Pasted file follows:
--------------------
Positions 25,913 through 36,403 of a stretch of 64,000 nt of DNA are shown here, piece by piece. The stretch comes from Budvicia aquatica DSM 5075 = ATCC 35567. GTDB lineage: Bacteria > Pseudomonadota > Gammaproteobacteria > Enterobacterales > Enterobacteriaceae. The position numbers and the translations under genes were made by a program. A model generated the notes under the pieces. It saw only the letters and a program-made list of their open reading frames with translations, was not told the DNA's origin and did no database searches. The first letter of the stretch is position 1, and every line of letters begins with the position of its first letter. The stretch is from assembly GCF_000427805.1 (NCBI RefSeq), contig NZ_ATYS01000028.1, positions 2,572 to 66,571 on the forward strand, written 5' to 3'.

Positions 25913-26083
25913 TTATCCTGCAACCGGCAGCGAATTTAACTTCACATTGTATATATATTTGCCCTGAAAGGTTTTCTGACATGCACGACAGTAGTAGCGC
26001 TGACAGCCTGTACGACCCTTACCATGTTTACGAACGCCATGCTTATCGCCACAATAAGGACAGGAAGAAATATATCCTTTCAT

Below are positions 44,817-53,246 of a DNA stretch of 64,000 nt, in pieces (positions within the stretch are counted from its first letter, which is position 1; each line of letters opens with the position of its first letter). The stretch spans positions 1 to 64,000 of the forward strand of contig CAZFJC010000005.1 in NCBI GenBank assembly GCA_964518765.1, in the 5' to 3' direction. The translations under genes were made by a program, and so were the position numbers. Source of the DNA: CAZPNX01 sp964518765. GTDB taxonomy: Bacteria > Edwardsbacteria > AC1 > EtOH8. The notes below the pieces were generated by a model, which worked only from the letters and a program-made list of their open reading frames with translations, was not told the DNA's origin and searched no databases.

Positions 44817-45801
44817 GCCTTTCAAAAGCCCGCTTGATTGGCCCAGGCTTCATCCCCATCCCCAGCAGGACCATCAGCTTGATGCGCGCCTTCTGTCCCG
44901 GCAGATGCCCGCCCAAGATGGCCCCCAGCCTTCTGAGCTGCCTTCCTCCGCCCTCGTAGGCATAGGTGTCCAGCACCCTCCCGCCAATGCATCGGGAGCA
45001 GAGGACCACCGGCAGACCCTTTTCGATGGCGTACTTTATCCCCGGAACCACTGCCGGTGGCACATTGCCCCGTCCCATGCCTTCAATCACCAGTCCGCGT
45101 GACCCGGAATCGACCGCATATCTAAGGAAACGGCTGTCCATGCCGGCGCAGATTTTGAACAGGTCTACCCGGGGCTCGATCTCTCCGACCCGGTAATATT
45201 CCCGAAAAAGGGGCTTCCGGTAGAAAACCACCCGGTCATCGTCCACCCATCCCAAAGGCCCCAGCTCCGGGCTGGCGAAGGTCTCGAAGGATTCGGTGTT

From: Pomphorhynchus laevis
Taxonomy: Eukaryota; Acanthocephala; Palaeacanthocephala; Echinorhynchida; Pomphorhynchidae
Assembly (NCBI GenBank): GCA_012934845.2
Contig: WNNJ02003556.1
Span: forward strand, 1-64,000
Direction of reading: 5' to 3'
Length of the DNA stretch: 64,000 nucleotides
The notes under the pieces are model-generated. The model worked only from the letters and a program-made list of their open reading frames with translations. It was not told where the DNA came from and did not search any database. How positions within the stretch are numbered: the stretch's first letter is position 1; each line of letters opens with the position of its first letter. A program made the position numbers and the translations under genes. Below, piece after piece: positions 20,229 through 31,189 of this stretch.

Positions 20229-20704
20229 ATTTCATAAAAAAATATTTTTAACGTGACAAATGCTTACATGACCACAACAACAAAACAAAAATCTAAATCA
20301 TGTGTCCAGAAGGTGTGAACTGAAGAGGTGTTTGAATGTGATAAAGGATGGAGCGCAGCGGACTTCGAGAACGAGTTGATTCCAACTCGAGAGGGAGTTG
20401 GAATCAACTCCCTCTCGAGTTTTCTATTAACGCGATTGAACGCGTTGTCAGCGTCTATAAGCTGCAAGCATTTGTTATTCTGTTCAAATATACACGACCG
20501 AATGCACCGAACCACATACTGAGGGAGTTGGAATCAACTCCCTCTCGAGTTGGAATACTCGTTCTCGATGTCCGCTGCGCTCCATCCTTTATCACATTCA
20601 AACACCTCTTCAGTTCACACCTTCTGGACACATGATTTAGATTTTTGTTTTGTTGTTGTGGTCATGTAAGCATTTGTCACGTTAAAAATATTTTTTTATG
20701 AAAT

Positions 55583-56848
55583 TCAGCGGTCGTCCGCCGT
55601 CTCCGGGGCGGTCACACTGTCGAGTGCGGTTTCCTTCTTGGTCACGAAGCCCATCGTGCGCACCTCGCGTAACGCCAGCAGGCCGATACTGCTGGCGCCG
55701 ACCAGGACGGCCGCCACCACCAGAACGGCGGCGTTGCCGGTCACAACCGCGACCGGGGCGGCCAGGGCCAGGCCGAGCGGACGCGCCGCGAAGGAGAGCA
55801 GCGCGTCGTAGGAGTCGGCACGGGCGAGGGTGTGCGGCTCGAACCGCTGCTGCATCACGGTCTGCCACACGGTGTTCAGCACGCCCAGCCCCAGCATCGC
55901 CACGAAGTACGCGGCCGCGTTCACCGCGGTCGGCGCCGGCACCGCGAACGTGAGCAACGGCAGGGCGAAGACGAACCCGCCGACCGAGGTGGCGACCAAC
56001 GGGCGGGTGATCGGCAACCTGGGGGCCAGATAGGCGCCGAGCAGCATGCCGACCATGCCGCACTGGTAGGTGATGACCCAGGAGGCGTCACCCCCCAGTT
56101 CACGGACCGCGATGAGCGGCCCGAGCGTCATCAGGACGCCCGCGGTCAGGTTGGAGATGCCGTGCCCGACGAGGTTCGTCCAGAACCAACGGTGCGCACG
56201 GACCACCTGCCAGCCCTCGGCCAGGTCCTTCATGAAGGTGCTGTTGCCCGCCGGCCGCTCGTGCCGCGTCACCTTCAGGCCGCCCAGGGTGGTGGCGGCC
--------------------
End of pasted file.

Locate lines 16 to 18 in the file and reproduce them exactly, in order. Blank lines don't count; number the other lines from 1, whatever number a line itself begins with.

Span: forward strand, 1-64,000
Direction of reading: 5' to 3'
Length of the DNA stretch: 64,000 nucleotides